The key difference between meiosis I and meiosis II is that meiosis I is the first cell division of meiosis that produces two haploid cells from a diploid cell while meiosis II is the second cell division that completes the meiosis by producing four haploid cells.
Meiosis is a complex cellular and biochemical process that reduces the chromosome number into half during the formation of gametes in an organism. In the end, this process produces four daughter cells each having a haploid number of chromosomes from one diploid cell. Meiosis occurs only during the sex cell formation in spermatogenesis and oogenesis. It consists of two nuclear divisions, namely meiosis I and meiosis II. Accordingly, meiosis I and meiosis II have four subphases in each. As soon the cells finished undergoing meiosis I, they start undergoing meiosis II. Moreover, there is no interphase between these two phases.
1. Overview and Key Difference
2. What is Meiosis I
3. What is Meiosis II
4. Similarities Between Meiosis I and Meiosis II
5. Side by Side Comparison – Meiosis I vs Meiosis II in Tabular Form
What is Meiosis I?
Meiosis I is the first cell division of meiosis. There is interphase before meiosis I. It runs for a longer time. Meiosis I consists of four sub-phases namely Prophase I, Metaphase I, Anaphase I, and Telophase I. During prophase I, chromosomes condense and pair up and align with the homologous chromosomes. Then these homologous chromosome pairs, exchange their genetic materials between them by forming chiasmata. Herein, the exchange of homologous parts between homologous chromosomes is known as crossing over, and it is responsible for the genetic variation.
After crossing over, these pairs move to the metaphase plate and arrange beside it during the metaphase I. Spindle from each pole begin to attach with the centromeres of the chromosomes. Each chromosome attaches with one spindle coming from one pole. Hence, two homologous chromosomes attach with the spindles coming from opposite poles. When anaphase I starts, spindles become shorten and pull homologous chromosomes apart to opposite poles. Once, the chromosomes reach two poles of cells, telophase I begins by forming a nuclear membrane and enclosing the chromosomes. At this stage, the haploid set of chromosomes are present in each nucleus. Then the chromosomes condense again, and two cells appear. That completes the meiosis I.
What is Meiosis II?
Meiosis II is the second phase of meiosis, in which longitudinal division of the duplicated chromatids and further cell division take place. During meiosis II, daughter cells produced by meiosis I continue their further division so that each daughter cell coming from meiosis I produces two gametes. Similar to meiosis I, meiosis II also has four subphases namely Prophase II, Metaphase II, Anaphase II and Telophase II. These phases are very much similar to the sub-phases of meiosis I. Meiosis II resembles the mitotic cell division. Furthermore, meiosis II is shorter than the meiosis I.
During the prophase II, chromosomes condense and nuclear membranes break. Chromosomes move apart. Furthermore, spindles develop from each pole. Chromosomes line up at the metaphase plate individually. During the metaphase II, two spindles; one from each pole attach with the centromere of each chromosome. Then the anaphase II begins. Spindles become shorten. Hence, centromeres split and sister chromatids separate from each other. Sister chromatids are pulled towards the opposite poles. During the telophase II, nuclear membranes reform and enclose the haploid sets of chromosomes creating four haploid cells. That is the end of meiosis II.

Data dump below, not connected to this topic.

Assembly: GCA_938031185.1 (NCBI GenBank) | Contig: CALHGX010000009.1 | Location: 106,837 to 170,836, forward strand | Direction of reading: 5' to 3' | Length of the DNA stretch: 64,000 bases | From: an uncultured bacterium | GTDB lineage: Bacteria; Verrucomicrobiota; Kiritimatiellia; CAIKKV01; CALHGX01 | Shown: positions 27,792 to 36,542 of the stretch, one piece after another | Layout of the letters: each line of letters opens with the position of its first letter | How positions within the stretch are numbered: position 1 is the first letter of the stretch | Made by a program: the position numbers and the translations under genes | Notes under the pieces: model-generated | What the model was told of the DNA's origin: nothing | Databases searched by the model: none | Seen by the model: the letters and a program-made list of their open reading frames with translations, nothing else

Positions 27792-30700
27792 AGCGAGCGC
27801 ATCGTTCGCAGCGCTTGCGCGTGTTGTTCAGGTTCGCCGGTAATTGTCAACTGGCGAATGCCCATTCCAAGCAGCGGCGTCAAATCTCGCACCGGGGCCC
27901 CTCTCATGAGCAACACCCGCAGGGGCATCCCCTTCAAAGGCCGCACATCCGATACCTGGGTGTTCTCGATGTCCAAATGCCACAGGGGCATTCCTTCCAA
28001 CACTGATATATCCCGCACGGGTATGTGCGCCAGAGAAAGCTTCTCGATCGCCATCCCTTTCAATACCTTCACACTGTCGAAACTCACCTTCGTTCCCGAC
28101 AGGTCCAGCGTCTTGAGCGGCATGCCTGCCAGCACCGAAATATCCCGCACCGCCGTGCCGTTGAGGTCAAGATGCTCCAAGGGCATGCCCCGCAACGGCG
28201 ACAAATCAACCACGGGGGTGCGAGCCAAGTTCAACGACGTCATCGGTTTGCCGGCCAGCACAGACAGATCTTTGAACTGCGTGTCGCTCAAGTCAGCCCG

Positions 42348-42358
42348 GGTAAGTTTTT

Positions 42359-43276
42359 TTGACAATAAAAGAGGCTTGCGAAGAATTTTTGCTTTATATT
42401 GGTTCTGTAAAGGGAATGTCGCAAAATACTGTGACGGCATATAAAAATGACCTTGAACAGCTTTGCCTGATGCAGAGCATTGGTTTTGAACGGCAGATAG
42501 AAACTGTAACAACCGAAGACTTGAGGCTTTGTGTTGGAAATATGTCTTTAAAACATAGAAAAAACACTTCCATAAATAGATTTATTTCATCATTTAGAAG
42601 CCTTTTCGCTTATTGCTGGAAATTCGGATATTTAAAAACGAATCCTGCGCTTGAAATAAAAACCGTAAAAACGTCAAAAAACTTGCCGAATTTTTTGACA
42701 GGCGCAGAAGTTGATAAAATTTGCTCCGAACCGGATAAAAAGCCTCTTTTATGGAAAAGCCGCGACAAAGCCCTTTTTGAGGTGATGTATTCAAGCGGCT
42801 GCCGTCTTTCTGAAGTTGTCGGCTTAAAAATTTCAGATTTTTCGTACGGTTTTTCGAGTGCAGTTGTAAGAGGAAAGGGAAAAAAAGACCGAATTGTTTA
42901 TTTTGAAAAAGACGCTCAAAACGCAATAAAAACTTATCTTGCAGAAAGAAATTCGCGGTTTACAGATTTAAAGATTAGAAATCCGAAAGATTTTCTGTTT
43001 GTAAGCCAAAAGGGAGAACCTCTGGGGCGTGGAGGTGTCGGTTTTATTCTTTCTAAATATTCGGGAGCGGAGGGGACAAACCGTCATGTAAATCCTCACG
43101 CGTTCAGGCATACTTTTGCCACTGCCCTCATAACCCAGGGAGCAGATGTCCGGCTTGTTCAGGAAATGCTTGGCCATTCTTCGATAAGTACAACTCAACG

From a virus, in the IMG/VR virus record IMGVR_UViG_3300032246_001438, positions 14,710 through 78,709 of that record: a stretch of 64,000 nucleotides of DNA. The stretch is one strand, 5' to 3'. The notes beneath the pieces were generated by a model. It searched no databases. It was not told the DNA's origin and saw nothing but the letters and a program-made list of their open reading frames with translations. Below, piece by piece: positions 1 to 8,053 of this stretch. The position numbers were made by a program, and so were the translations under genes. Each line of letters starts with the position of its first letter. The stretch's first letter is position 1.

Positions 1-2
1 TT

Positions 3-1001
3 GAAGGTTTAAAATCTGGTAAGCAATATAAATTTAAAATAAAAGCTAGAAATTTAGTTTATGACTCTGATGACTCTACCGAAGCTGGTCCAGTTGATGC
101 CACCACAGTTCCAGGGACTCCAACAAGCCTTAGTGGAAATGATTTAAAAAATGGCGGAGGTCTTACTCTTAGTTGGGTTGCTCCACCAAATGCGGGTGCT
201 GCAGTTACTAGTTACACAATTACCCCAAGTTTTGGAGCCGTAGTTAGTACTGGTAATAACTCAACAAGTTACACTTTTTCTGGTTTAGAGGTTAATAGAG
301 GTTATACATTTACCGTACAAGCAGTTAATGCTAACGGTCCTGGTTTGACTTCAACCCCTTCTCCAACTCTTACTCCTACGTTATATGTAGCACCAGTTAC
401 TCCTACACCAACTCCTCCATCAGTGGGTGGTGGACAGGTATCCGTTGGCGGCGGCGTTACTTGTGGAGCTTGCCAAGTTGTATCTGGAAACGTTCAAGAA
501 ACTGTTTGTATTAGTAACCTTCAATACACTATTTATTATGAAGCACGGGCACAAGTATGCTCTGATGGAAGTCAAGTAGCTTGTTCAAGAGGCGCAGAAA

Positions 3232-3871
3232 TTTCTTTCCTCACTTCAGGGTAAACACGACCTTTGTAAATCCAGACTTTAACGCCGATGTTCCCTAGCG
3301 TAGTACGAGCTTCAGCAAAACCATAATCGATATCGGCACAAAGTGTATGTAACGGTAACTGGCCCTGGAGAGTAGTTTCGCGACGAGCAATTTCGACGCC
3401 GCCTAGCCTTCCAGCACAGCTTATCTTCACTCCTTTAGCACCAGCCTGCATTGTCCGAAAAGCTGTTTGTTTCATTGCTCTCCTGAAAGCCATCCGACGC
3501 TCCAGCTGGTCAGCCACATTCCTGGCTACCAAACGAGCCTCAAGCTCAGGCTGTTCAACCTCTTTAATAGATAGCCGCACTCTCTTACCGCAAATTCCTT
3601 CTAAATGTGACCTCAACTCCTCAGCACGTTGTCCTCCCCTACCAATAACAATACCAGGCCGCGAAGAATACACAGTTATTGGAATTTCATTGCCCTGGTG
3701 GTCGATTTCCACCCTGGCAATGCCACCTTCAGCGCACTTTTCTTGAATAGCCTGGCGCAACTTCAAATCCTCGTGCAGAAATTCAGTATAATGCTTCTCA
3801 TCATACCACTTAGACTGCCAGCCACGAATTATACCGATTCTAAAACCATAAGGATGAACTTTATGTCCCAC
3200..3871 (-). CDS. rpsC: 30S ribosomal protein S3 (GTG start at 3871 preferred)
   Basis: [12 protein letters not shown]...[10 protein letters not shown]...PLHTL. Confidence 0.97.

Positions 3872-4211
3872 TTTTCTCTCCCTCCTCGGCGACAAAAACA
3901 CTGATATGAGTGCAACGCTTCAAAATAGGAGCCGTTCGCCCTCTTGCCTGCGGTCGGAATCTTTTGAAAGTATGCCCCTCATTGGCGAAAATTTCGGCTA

What are the Similarities Between Meiosis I and Meiosis II?
- Meiosis I and II are major nuclear divisions of meiosis.
- Both processes have four subphases.
- Also, each meiosis produces haploid cells.
- Besides, these processes occur during the sex cell formation.
- Hence, they are important in sexual reproduction.
What is the Difference Between Meiosis I and Meiosis II?
Meiosis I is the first phase of gamete production while meiosis II is the second phase of it. Thus, this is the key difference between meiosis I and meiosis II. Furthermore, the sub-phases of meiosis I are Prophase I, Metaphase I, Anaphase I, and Telophase I, whereas that of meiosis II are Prophase II, Metaphase II, Anaphase II, and Telophase II.
Furthermore, the separation of homologous chromosomes called synapsis occurs only during the meiosis I. Also, cross-over only happens during the meiosis I. Thus, these two features also highlight the difference between meiosis I and meiosis II. Besides, one more difference between meiosis I and meiosis II is that meiosis-I starts with a diploid parent cell and ends with two haploid cells while meiosis II starts with the two haploid cells and ends with four haploid cells.
Moreover, meiosis I separates homologous chromosomes while meiosis II separates sister chromatids. Hence, this is also a difference between meiosis I and meiosis II. Most importantly, genetic recombination occurs in meiosis I while it does not happen in meiosis II. Therefore, this is an important difference between meiosis I and meiosis II.
Below infographic on the difference between meiosis I and meiosis II summarizes these differences with more facts.
Summary – Meiosis I vs Meiosis II
Meiosis is one of the two major cell divisions. It occurs via two major phases; meiosis I and meiosis II. Each meiosis has four subphases. Meiosis I produces two haploid cells while meiosis II produces four haploid cells. Furthermore, in meiosis I, crossing over between homologous chromosomes takes place and it causes genetic variation. But, in meiosis II, crossing over and genetic variation do not occur. Also, meiosis I is a heterotypic division while meiosis II is a homotypic division. Thus, this summarizes the difference between meiosis I and meiosis II.